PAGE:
It’s no accident, then that the language of God’s grace in the Bible is the language of birth, of new life, of new existence in the world. The apostle Paul puts the grace-wrought life of the believer like this: “if anyone is in Christ, he is a new creation. The old has passed away; behold, the new has come. All this is from God, who through Christ reconciled us to himself…” (2 Corinthians 5:17-18a, ESV)

Our reception of God’s grace, then, might be likened to the celebration of our birthday. Just as, on our birthday, we are made the recipient of rejoicing and celebration and gifts not because of any effort of our own, but simply because we exist, so it is with God’s grace. The Father has lavished His grace upon us, has given us every spiritual blessing in the heavenly places, has predestined to adopt us as His sons and daughters (Ephesians 1:3-14), not because of any merit or effort of our own, but simply because He loved us even in spite of anything we have or haven’t done. Even before we were born, He knew us, He called us and set us apart by this grace (Galatians 1:15).

This Gospel of Grace changes everything. We are truly accepted and celebrated just as we. Our Father in Heaven rejoices over us, His new creations, not because we have done anything to deserve it, but because He delighted to bestow His grace upon us and adopt us as His own.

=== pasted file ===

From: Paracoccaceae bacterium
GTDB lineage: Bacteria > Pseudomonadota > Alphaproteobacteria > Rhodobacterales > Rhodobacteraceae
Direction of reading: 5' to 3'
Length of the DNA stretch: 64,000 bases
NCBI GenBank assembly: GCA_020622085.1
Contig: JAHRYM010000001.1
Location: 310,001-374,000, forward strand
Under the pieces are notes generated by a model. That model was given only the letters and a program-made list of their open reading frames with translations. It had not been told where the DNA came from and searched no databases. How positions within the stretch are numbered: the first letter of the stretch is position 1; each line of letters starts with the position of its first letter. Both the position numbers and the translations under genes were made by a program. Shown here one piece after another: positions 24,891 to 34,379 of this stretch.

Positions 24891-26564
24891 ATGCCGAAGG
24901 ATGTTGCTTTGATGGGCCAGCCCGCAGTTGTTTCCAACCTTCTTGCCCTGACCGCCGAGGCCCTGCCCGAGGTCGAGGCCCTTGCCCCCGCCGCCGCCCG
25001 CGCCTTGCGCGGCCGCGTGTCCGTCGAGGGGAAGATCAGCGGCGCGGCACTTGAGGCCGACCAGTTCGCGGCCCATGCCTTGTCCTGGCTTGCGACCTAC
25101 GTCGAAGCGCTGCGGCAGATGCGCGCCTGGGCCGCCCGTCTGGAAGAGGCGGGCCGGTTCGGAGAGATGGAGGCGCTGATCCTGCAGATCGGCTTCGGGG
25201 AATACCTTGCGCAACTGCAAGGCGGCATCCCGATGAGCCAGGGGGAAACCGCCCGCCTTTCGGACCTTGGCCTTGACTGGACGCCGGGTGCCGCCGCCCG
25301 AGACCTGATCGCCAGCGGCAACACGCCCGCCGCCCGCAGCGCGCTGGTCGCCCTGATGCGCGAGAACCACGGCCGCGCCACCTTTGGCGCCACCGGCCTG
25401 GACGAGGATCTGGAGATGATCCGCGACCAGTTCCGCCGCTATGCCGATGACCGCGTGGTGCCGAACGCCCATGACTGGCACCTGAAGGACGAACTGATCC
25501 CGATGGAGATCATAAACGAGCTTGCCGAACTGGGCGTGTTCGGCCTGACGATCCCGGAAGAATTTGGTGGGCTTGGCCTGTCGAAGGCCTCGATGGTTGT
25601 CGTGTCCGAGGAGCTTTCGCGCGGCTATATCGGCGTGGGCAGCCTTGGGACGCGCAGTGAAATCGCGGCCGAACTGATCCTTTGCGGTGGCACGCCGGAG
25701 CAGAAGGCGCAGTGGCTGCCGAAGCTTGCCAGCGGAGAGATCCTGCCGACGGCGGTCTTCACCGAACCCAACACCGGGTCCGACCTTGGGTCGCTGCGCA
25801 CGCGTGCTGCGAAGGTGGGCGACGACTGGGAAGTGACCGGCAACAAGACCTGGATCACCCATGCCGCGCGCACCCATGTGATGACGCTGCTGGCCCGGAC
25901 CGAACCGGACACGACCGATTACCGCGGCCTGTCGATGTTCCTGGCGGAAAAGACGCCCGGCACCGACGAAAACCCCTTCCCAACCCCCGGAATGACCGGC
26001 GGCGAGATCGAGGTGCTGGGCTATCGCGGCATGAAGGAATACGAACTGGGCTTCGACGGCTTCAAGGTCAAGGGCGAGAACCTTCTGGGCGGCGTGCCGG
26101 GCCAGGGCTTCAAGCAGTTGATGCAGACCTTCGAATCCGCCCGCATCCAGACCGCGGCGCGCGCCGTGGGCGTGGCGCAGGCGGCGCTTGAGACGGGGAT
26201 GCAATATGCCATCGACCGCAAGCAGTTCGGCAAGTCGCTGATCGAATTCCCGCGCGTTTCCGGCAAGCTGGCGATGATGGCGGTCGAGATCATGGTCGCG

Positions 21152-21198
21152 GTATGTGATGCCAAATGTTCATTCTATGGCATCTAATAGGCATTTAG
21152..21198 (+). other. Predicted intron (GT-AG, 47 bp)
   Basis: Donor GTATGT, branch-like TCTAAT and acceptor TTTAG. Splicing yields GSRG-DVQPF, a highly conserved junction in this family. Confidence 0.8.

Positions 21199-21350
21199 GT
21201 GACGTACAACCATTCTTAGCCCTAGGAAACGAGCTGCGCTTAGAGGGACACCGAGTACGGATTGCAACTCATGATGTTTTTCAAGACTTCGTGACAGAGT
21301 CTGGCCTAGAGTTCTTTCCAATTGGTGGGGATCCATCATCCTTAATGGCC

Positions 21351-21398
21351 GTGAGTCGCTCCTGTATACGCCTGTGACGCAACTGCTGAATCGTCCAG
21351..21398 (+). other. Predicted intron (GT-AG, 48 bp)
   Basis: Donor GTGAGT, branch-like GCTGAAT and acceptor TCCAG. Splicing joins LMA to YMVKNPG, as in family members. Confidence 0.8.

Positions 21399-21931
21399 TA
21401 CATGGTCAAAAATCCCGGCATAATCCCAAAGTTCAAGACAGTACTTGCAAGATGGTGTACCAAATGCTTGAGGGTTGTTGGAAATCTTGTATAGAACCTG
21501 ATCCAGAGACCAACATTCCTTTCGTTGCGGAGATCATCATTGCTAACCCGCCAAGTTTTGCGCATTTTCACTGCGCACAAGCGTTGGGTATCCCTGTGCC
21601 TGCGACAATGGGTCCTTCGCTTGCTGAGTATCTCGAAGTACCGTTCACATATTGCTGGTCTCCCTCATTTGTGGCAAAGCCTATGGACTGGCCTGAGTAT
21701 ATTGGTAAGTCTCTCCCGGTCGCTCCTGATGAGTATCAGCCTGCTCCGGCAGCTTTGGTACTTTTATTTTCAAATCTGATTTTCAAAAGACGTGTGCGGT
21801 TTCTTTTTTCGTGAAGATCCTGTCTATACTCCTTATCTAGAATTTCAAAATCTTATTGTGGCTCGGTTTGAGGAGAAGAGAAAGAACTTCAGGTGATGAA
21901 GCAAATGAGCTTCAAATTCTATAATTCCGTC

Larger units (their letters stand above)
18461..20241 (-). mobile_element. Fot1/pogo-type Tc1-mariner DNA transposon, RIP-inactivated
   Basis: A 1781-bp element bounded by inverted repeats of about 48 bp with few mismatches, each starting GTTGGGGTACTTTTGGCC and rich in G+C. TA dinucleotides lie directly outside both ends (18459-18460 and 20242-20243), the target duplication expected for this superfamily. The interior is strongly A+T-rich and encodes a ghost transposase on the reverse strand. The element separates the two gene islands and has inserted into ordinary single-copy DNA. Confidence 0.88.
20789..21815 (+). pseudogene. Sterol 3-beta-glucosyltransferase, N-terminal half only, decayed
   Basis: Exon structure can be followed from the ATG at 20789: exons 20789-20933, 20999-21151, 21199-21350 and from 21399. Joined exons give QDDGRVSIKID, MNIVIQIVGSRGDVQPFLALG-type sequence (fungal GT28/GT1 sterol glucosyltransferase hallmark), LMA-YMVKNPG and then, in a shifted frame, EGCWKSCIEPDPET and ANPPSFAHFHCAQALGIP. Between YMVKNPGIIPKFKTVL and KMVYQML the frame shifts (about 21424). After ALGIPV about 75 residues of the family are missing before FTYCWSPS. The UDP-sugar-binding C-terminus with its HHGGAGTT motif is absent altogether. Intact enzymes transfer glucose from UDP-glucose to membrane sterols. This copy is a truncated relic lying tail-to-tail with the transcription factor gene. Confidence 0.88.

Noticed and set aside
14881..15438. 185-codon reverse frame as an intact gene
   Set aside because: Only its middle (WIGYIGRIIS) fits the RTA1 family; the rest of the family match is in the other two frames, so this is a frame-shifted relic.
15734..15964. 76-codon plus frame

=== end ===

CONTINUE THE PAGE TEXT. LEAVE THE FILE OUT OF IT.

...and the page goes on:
We didn’t bring ourselves into this new life, nor did we cause ourselves to be born into His grace. But, like an eternally recurring birthday, we are constantly the recipients of spiritual blessing upon spiritual blessing, grace upon grace, life in abundance, simply because the Father’s nature is to give.

We are grace-born children. We could never earn the Father’s blessing, yet He simply pours His love upon us without measure. Our identity is secure. He delights in you simply because you are you, and you are His. 

Abundant life begins with this scandalous truth. Our identity is secured by the work of Another, and His work cannot be undone. To be great by this world’s standard is to be constantly striving, constantly seeking approval from others, constantly working and toiling for a sense of value before the watching world. It is a wearying work, and it will never satisfy, for, in the world’s economy, you can always be better, stronger, richer, more popular, more successful, more beautiful, have more friends, have a bigger house, and so on.

In the economy of heaven, however, our identity is secure in the Father’s love, by His grace that demands no merit or achievement on our part.  Like a new-born baby, we are celebrated and loved simply because the Father is Love, without qualification. And this makes us truly free, because, when we know our identity to be eternally secure, we can forget ourselves altogether.

So much worry and anxiety and trouble comes from building our identity upon the approval of another. True freedom comes from the self-forgetfulness of grace, because our identity is rooted in the Father’s grace bestowed upon us like a birthday present we didn’t do anything to earn.

It was for this life of freedom that the Father set us free. Receive the gift.